[Content Warning: This article contains content of a sensitive nature relating to suicide.]
By Tyler Crawford* & Jessie Boas,*Fordham Law NLG
On June 2, 2015, Melissa Jude was on the way to Ned Pillersdorf’s office when she pulled over to the side of the road and ended her life. The week before, SSA demanded that she justify her benefits or pay back every cent, and Jude learned she would not get her records in time to meet the deadline.
Melissa Jude was not the first of Conn’s clients to take their own life, and Pillersdorf worries that there will be more. When Jude received her termination letter, so did 900 others in eastern Kentucky. Pillersdorf remembers when the letters arrived in Floyd County. Local attorney John Earl Hunt called Pillersdorf.
“Ned,” he said, “there will be suicides.” And since then, termination letters have arrived in the mailboxes of at least 3,000 people.
“My staff thinks I have 20 cases,” said Pillersdorf one day, “I have 40 and rising.”
It began in 2013 when then U.S. Senator Tom Coburn released a report titled, “How Some Legal, Medical, and Judicial Professionals Abused Social Security Disability Programs for the Country’s Most Vulnerable: A Case Study of the Conn Law Firm.”
In 1993, Eric Conn opened a law practice in a trailer next to his childhood home in Stanville, Kentucky. Over the next 23 years, he soon earned the nickname “Mr. Social Security” and built the largest disability benefits practice in the United States. Conn used an elaborate scheme of bribing doctors, administrative law judges, and SSA officials in one of the largest governmental frauds in US history.
By 2013, Conn housed his operations in an elaborate trailer complex on Interstate 23, a roadway known as “Country Music Highway” which slinks through the heart of Appalachia’s coal country. At his peak, Conn had over 300 billboards, a statue garden complete with a Lincoln Memorial replica, and a satellite office in Beverly Hills, California. By the time of his 2016 indictment, he had become the third highest paid disability lawyer in the United States.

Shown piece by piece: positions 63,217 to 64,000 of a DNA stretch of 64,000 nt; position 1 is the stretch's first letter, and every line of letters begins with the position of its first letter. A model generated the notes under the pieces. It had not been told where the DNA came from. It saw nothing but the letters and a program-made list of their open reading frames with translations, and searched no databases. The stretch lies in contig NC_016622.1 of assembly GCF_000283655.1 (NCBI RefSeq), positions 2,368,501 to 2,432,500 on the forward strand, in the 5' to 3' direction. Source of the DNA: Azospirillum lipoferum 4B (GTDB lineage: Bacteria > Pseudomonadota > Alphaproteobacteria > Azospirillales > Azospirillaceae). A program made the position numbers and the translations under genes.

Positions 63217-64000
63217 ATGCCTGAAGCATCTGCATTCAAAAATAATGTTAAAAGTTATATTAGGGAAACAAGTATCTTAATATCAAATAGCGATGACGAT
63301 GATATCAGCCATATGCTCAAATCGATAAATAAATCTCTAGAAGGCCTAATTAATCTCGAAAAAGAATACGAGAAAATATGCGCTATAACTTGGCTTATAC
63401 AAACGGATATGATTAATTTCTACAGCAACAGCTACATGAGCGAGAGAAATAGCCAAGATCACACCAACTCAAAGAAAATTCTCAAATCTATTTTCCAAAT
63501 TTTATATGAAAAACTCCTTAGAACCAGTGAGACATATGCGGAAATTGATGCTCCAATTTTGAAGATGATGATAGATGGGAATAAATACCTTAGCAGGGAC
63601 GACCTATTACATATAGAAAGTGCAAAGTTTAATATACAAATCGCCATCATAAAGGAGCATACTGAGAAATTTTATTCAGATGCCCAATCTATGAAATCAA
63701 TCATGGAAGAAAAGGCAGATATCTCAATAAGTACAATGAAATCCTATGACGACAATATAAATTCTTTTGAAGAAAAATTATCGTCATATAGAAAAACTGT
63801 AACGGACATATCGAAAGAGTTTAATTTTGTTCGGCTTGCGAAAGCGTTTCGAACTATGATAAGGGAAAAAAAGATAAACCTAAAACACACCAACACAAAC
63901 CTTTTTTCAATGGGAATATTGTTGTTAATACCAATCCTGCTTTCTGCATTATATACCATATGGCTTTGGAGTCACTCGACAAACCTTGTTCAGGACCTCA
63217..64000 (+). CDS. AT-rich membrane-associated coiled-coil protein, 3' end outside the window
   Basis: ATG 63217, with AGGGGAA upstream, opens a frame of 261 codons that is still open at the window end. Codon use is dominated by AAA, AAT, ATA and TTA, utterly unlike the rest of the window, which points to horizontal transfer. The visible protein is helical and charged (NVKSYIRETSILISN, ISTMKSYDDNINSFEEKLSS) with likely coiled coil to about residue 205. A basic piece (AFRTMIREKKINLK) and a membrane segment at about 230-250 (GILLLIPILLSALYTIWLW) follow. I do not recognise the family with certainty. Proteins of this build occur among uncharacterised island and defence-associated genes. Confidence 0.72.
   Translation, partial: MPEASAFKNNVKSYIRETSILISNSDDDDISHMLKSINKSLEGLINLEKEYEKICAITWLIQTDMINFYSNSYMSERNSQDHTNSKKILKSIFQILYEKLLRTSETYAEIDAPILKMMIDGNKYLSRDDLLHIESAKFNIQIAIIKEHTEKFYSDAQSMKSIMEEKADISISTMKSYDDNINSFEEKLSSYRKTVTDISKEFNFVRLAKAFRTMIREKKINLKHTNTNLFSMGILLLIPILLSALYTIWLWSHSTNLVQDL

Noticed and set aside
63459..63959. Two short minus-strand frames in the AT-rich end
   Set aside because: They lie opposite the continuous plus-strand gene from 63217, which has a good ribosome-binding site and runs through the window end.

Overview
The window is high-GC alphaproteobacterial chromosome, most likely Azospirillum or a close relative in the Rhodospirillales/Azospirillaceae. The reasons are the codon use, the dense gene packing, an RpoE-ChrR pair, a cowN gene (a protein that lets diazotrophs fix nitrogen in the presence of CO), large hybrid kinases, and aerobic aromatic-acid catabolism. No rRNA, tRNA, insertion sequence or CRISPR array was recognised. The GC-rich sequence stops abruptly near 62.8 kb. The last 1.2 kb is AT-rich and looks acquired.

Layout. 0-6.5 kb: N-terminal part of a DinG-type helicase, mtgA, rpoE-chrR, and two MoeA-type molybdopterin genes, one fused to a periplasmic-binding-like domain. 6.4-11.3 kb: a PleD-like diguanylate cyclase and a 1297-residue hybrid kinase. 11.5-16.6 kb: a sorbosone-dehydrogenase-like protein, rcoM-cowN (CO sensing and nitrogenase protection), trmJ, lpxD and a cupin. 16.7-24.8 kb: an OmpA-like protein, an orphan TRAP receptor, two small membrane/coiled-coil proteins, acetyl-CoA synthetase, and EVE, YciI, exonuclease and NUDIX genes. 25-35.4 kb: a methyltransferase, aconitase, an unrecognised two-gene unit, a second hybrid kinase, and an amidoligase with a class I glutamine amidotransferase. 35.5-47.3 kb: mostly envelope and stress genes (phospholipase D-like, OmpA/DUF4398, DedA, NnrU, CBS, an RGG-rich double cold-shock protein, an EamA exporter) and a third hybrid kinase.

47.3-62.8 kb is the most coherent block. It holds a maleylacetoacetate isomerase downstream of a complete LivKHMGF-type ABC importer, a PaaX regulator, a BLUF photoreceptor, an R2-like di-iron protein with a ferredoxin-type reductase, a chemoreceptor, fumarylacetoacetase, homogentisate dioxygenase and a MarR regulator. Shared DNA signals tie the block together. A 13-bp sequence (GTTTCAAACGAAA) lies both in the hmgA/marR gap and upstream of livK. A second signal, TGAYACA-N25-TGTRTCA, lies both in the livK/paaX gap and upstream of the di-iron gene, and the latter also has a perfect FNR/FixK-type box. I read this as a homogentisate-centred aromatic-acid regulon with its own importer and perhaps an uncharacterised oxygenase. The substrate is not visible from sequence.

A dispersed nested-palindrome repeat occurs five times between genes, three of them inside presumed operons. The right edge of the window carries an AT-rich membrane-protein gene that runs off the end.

“When Memorial Day hit, the deluge started. The calls came in, the mailbox was full, and then the suicides started,” said Pillersdorf, “Now we have a code for the highest risk of suicides, ‘Talkers,’ and we prioritize them for representation.”
The first round of SSA termination letters quickly expanded from 900 to 1,600 people and Ned began a one-man mission of raising awareness about the cases. Soon, Pillersdorf enlisted the help of Appalachian Research and Defense Fund (AppalReD Legal Aid), an organization founded in 1971 by poor people advocates and located two blocks away.
Ohio legal aid lawyer Rob Johns was months into his new job as executive director of AppalReD, where he was working tirelessly to stabilize the organization after years of financial strain. But when the letters started arriving, Johns and AppalReD threw themselves into defending claimants.
“It wasn’t a choice,” Rob Johns later said, “We had to do whatever we could to do to help.” Johns, who had never practiced in Kentucky, started representing clients and going to the courthouse to file continuance motions.
Pillersdorf and AppalReD started organizing meetings at the Floyd County Courthouse for Conn’s former clients.